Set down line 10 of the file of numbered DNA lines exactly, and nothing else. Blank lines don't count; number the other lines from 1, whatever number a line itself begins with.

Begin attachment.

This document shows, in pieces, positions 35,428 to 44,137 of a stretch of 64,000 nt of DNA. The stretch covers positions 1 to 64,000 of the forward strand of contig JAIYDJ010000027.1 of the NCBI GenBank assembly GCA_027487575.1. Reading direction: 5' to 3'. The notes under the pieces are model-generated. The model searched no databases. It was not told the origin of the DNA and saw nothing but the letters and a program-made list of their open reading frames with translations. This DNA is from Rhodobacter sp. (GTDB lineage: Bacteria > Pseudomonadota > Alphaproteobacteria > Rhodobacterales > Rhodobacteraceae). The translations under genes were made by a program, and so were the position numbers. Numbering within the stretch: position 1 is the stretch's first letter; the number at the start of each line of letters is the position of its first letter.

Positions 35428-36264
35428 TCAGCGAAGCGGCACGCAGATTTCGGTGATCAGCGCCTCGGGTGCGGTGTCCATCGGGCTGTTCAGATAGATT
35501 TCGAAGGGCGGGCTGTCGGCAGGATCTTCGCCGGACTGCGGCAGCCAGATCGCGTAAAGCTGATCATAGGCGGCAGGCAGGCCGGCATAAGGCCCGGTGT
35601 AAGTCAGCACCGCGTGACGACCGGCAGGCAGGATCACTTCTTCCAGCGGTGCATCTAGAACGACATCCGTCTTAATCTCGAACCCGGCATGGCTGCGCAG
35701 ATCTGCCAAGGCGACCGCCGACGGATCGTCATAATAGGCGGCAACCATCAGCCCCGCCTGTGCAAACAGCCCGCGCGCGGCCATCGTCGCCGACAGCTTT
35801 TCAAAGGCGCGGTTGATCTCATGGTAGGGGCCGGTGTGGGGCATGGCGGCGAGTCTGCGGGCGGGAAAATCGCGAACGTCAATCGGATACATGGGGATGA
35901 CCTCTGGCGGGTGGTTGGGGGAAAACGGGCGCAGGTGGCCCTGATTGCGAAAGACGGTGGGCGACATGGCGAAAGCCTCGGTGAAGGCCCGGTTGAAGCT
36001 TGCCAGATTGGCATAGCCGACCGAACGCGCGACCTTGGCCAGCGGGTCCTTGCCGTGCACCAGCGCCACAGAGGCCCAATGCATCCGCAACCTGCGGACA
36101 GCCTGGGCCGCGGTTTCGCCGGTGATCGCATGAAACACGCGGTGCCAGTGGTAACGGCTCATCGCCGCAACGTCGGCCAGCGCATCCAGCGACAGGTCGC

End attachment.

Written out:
36101 GCCTGGGCCGCGGTTTCGCCGGTGATCGCATGAAACACGCGGTGCCAGTGGTAACGGCTCATCGCCGCAACGTCGGCCAGCGCATCCAGCGACAGGTCGC